This week, for the first time in three years, the September full moon is in a unique situation: it's happening so early in the month — a timing that gives it an entirely different name, the corn moon, instead of the harvest moon — that it sets the stage for October to have two full moons, meaning a rare blue moon will shine this Halloween, on Oct. 31.
This full moon, named for the East Coast corn harvest, will reach peak fullness at 1:22 a.m. EDT (5:22 UTC) on Wednesday, Sept. 2, according to NASA.
Usually, September's full moon is known as the harvest moon, as it's typically the full moon closest to the first day of fall, known as the fall equinox. But this year, the autumnal equinox falls on Sept. 22, making the Oct. 1 full moon the harvest moon, according to Lehigh Valley Live, a news outlet in Easton, Pennsylvania.
As with every full moon, September's moon will appear full for three consecutive days, starting tonight (Aug. 31) through Thursday morning (Sept. 3).
Full moons happen when the sun, Earth and moon form a line, allowing the side of the moon facing Earth to be fully illuminated by the sun, according to Space.com, a Live Science sister site.
On the evening before the true full moon, you can catch September's full moon rising at 8:12 p.m. EDT this Tuesday (Sept.1). The celestial show is easily seen with the naked eye (preferably away from glowing artificial lights), but binoculars can help you gaze upon the moon's terrain so that "smooth-looking patterns of gray and white resolve into craters and large mountain ridges," according to NASA. Meanwhile, a telescope can help you spot the moon's mountains, valleys and "the cracks in the moon's surface called rilles, [which] formed when the lava that once filled a basin cooled and contracted," according to NASA.
Skywatchers can also catch bright views of Jupiter and Saturn. Jupiter was at its closest and brightest for 2020 on July 14, while Saturn was at its closest and brightest on July 20, according to NASA. This is known as "opposition," as these planets were positioned on the opposite side of Earth than the sun was shining on. Even though these planets are past their closest-and-brightest approaches to Earth, they're still brighter than usual. Look for them in the western sky. If you have a telescope, try to find Jupiter's four bright moons: Ganymede, Callisto, Europa and Io, NASA recommended. A telescope can also help you spot Saturn's illuminated rings and some of Saturn's moons, including its largest moon, Titan.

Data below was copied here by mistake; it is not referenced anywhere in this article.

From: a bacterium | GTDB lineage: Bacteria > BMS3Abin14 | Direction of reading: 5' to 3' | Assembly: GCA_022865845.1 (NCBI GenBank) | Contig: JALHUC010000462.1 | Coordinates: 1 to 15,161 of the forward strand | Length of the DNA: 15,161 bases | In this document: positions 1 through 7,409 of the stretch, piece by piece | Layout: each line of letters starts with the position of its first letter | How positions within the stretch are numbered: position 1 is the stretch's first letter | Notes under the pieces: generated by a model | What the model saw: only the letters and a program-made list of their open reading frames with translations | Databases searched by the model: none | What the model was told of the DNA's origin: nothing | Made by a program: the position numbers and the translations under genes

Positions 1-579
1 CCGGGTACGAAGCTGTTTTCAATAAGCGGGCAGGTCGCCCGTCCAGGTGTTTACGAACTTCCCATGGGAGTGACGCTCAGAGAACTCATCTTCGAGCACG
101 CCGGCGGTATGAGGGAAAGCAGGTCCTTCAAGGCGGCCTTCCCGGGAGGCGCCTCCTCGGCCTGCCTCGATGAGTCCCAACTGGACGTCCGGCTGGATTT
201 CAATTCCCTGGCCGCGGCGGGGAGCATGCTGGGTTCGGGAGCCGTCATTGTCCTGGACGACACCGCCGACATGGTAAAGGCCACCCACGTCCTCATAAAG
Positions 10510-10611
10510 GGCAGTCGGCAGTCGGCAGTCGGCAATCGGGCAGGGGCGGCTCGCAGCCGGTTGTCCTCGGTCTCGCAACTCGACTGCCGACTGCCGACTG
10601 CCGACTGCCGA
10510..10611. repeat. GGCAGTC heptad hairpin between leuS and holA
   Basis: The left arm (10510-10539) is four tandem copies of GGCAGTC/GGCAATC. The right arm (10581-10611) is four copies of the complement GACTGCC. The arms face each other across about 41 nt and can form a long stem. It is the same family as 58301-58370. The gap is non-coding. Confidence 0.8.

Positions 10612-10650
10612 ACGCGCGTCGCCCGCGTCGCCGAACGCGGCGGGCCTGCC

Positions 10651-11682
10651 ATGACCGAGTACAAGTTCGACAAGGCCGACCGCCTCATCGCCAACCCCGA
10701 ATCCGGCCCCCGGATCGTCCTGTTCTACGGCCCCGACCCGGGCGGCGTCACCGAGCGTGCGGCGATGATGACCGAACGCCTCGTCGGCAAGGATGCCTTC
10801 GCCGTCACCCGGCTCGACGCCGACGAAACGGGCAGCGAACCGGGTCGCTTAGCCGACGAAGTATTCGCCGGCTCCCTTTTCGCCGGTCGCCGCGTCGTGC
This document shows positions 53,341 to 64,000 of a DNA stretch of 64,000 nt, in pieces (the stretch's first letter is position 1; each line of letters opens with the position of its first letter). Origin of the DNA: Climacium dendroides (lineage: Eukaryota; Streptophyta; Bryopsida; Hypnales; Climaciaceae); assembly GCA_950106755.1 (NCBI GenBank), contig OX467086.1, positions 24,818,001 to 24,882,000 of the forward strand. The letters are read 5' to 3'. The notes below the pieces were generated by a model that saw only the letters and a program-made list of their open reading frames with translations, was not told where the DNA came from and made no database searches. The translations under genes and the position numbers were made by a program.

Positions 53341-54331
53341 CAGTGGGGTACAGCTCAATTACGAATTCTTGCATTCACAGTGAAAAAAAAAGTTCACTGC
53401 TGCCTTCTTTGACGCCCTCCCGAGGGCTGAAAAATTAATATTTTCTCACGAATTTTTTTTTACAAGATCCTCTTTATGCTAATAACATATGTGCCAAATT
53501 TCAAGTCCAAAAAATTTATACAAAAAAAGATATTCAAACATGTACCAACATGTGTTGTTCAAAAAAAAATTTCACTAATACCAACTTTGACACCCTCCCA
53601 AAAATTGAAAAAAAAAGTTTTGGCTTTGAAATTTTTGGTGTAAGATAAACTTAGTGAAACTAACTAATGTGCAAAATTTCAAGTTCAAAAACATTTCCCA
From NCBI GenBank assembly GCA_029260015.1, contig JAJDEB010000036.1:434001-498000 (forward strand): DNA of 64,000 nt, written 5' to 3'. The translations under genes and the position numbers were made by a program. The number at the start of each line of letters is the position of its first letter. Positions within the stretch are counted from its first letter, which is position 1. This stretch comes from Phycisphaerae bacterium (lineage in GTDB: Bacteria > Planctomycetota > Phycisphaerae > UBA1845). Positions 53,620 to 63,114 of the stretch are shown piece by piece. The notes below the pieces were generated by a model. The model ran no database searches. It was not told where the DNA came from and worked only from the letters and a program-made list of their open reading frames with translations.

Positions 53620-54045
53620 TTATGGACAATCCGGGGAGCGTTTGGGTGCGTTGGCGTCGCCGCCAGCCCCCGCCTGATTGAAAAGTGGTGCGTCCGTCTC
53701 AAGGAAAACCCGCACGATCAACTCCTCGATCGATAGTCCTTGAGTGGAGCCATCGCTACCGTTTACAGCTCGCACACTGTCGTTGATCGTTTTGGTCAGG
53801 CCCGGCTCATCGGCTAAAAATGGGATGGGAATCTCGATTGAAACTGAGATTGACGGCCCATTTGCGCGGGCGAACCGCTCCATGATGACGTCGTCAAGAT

After the next full moon on Oct. 1, the hunter full moon will light up the night sky for socially-distanced trick-or-treaters this Halloween.
Other names for September's corn moon (which was bequeathed by the now defunct Maine Farmer's Almanac in the 1930s) include the fruit, barley and hungry ghost moon, which references the Chinese Hungry Ghost Festival that happens on the 15th day of the seventh month of the Chinese lunar calendar, according to NASA. On this day, ghosts and spirits, including those of ancestors, are believed to visit the living.
Originally published on Live Science.
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Laura is the archaeology and Life's Little Mysteries editor at Live Science. She also reports on general science, including paleontology. Her work has appeared in The New York Times, Scholastic, Popular Science and Spectrum, a site on autism research. She has won multiple awards from the Society of Professional Journalists and the Washington Newspaper Publishers Association for her reporting at a weekly newspaper near Seattle. Laura holds a bachelor's degree in English literature and psychology from Washington University in St. Louis and a master's degree in science writing from NYU.